In the latest NSA leak, published on the German site Tagesschau yesterday, we’re able to glean more about how one of the intelligence agency's surveillance systems actually works.
The “XKeyscore” system, first revealed by the Guardian in July 2013, allows NSA analysts an overview of millions of people’s data: emails, browsing history and social media activity, all stored in databases and accessible without prior authorisation. Conceptually, that's a very powerful tool.
Now an investigation led by Jacob Appelbaum, a security researcher and a member of the team behind the anonymous Tor browser, looks at portions of the source code that dictate what else the system is capable of.
The full details, published on German site Das Erste, are dense and well worth reading if you want a better understanding of the code behind the NSA's surveillance. But in sum, XKeyscore records who visits the Tor Project website (as long as you appear to be outside of the Five Eyes countries), and logs the IP address of people searching for various other privacy and encryption software.
According to the report, it also monitors visitors to a server that hosts a part of an anonymous email service at MIT, and two other servers in Germany used by the Tor network, and targets a part of the Tor network used by journalists and activists in heavily censored countries.
When Tor routes your internet traffic, it does so by passing it through different “relays”. These are nodes of the network run by volunteers, and their IP addresses are publicly known. This makes it easy for your computer to connect to one quickly to get you up and running on the network. But when governments of countries such as China or Iran want to stop people using Tor, they block connections to these public relays.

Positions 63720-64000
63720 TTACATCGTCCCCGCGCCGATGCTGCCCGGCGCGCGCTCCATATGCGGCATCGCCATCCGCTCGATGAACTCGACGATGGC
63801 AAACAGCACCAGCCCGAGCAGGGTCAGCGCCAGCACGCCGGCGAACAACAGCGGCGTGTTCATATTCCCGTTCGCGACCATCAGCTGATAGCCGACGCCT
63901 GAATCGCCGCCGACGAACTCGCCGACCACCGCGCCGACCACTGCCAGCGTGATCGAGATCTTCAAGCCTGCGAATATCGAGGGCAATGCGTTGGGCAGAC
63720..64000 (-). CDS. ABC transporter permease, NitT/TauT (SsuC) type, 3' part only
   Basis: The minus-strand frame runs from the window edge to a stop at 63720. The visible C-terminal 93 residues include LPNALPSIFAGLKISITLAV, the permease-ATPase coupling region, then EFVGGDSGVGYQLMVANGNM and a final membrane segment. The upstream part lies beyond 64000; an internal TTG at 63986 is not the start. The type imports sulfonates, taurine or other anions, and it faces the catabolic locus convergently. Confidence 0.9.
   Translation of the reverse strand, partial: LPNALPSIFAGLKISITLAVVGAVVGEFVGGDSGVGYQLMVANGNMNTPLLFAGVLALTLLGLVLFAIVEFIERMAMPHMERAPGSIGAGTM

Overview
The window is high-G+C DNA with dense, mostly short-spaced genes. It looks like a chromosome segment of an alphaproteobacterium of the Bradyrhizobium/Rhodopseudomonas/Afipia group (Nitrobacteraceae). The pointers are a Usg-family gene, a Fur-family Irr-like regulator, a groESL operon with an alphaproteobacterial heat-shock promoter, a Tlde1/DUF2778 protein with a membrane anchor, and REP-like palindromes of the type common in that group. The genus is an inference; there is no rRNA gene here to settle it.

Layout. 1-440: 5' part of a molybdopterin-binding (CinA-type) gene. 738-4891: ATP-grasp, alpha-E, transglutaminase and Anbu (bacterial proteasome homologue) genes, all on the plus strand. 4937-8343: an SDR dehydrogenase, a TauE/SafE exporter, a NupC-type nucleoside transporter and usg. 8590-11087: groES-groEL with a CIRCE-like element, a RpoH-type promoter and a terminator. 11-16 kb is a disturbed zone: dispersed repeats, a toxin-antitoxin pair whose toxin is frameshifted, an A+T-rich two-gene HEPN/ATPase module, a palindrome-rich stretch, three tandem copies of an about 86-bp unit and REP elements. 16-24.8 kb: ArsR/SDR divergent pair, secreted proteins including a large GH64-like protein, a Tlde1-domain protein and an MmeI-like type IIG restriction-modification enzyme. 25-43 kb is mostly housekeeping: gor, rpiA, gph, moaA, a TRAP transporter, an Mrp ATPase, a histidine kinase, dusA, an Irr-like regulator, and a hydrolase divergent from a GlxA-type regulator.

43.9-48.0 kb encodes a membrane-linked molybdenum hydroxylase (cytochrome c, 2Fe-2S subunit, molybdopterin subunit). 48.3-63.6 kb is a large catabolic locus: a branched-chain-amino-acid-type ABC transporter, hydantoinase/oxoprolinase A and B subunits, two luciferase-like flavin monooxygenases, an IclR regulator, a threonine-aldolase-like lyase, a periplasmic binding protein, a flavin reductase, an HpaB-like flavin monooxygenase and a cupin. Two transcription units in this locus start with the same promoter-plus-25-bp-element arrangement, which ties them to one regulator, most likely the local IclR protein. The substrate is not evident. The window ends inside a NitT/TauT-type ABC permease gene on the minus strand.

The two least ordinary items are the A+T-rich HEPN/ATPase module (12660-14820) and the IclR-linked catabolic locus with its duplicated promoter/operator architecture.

To circumvent this, the Tor Project uses a special type of relay called 'bridges'. These are also run by volunteers, but their addresses are not public, so when someone wants to connect to one they need to specifically request the address via email or on the web.
But it seems the guys behind XKeyscore know this, and have designed their system to track Tor bridge users. According to the source code revealed by the researchers, XKeyscore records connections to the bridges.torproject.org server. Then, to actually get hold of the bridge addresses in order to track connections to them, another piece of code extracts data from the body of emails that the Tor Project sends to those that request a bridge.
“This code demonstrates the ease with which an XKeyscore rule can analyze the full content of intercepted connections,” the authors wrote.
According to them, this means that Tor bridges, an essential tool for journalists and activists in oppressed countries, are being monitored, and that XKeyscore “attempts to track” their users.
In response to all of this, security researcher Robert Graham has suggested that it may be possible to flood the NSA's system with disinformation about Tor's bridges. In his blog post, “Jamming XKeyscore”, he says that we could “jam the system with more information than it can handle.”
Graham suggests simply sending emails from the address “firstname.lastname@example.org” (remember: the email address used to notify someone of a bridge), and including a load of bridge-related stuff that would interest the NSA’s system. If done with “megabytes” worth of data, he says, “it'll totally mess up XKeyscore.”
“It has no defense against getting flooded with information like this, as far as I can see,” Graham writes.
Another method could be to pretend that your site is the one dishing out the bridge addresses. Without getting too technical, it is possible to make a server appear to be “bridges.torproject.org” when it’s not. Doing this, and assuming that “at least search engines will follow that link and generate traffic”, could contribute to sending false information to the NSA.
According to Graham, this will “cause the NSA database of bridges to fill up with bad information – assuming it's not already full from people screwing with the emails as noted above :).”
Regardless of whether or how well those techniques would actually work, it’s an interesting thought experiment on how citizens could take a practical stand against surveillance, and make the targeting of anti-censorship software users even more of a pain than it already is.